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Re: WAL file location

From: Tom Lane <tgl(at)sss(dot)pgh(dot)pa(dot)us>
To: Andrew Sullivan <andrew(at)libertyrms(dot)info>
Cc: PostgreSQL Hackers List <pgsql-hackers(at)postgresql(dot)org>
Subject: Re: WAL file location
Date: 2002-07-31 14:23:07
Message-ID: 27721.1028125387@sss.pgh.pa.us (view raw or flat)
Thread:
Lists: pgsql-hackers
Andrew Sullivan <andrew(at)libertyrms(dot)info> writes:
> a.	The system uses no environment variables at all; some other
> method is used to determine where the config file is (maybe compiled
> into the code);

> If I understand it, nobody is really arguing for (a).

I am.  I see absolutely no advantage in depending on environment
variables rather than a config file.  Here's another point beyond the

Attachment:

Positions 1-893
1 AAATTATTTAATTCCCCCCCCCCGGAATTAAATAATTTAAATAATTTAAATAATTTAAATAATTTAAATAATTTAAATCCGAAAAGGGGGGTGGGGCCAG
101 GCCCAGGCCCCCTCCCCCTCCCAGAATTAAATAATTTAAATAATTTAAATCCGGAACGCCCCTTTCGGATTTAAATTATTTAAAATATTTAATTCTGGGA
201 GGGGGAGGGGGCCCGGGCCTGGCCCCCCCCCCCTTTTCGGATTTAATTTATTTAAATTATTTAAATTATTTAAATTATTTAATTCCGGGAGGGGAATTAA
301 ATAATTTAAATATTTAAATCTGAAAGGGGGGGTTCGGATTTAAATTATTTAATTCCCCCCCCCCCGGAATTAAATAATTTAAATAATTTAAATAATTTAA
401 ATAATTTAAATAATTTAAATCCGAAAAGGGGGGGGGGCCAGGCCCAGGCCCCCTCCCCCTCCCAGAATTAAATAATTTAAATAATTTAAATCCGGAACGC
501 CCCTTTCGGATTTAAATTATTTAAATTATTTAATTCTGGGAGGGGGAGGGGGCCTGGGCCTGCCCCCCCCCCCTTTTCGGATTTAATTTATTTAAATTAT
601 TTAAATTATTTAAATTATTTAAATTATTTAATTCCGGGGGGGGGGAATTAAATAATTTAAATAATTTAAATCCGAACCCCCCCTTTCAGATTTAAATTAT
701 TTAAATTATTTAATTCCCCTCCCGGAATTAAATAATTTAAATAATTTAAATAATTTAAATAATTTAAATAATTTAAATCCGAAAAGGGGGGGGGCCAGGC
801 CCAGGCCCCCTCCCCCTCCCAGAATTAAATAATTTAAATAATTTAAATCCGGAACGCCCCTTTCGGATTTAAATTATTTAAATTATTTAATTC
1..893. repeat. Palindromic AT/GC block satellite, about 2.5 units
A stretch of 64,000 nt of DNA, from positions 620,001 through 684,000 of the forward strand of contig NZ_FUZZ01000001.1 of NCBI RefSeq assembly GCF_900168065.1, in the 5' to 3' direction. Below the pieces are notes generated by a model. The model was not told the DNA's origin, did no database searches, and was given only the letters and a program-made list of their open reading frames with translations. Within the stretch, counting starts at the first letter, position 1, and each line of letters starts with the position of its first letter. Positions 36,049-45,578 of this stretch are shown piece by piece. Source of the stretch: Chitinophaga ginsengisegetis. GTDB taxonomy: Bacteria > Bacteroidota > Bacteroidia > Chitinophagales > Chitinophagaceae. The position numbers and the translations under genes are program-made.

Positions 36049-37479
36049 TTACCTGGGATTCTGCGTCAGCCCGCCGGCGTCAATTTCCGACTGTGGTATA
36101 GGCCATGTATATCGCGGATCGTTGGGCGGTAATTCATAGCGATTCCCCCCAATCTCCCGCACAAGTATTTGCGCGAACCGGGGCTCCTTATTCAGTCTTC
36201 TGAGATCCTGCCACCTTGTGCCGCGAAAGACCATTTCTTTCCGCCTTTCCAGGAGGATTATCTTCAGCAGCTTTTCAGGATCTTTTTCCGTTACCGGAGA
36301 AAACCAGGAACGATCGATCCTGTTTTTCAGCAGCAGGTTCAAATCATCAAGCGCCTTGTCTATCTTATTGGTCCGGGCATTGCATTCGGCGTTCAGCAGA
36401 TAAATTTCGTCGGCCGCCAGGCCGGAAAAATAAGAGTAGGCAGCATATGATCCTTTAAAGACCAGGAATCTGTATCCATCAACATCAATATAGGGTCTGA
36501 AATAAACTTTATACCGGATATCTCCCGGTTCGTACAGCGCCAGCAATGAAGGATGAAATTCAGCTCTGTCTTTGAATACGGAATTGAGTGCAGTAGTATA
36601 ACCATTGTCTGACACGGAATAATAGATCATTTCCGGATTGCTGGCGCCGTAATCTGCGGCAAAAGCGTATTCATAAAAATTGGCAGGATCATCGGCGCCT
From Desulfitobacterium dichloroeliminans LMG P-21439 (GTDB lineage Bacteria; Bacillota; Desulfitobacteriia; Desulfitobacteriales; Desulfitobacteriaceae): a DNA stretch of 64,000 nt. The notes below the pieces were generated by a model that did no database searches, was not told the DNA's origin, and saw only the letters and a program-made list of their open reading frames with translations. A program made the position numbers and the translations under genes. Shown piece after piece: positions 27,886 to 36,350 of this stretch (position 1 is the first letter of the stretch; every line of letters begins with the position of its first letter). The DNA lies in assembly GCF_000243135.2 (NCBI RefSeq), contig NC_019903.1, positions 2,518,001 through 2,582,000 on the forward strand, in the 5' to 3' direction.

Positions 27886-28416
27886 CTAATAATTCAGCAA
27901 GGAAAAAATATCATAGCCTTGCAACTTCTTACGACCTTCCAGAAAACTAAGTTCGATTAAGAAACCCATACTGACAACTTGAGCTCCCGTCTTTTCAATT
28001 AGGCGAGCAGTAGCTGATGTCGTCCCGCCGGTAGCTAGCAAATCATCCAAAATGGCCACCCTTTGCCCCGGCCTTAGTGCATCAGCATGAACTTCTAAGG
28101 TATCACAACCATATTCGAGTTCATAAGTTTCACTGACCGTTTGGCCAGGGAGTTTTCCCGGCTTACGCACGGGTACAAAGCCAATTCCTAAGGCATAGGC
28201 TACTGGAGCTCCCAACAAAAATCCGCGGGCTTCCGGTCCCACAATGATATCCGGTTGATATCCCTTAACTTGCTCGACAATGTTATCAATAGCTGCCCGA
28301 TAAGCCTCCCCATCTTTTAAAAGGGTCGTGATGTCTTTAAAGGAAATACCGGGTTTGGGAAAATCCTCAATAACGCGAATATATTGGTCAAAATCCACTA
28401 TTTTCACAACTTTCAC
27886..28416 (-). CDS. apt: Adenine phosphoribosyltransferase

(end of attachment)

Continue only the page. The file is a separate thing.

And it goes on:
ones I've made already: config files are self-documenting if we set them
up in the style used by postgresql.conf (ie, comments showing all the
allowed settings) --- self-documenting with respect to both what you
might do, and what you actually have done in the running system.
Environment variables are not; do you know exactly which strings in your
environment affect Postgres, or what other settings you might have made
but didn't?  Where would you go to find out?  (This is partly a failure
of documentation, no doubt, but the point about a config file is that it
offers an extremely obvious place to find out.)  Also, how could you
find out the actual configuration of a running server ... especially
if you are admining it remotely?  We have SHOW for GUC variables, and
nothing at all for environment variables.

Bottom line: we have an extremely nice configuration engine in place
already.  I really fail to understand why we want to ignore it and
emulate inferior pre-GUC approaches.

			regards, tom lane

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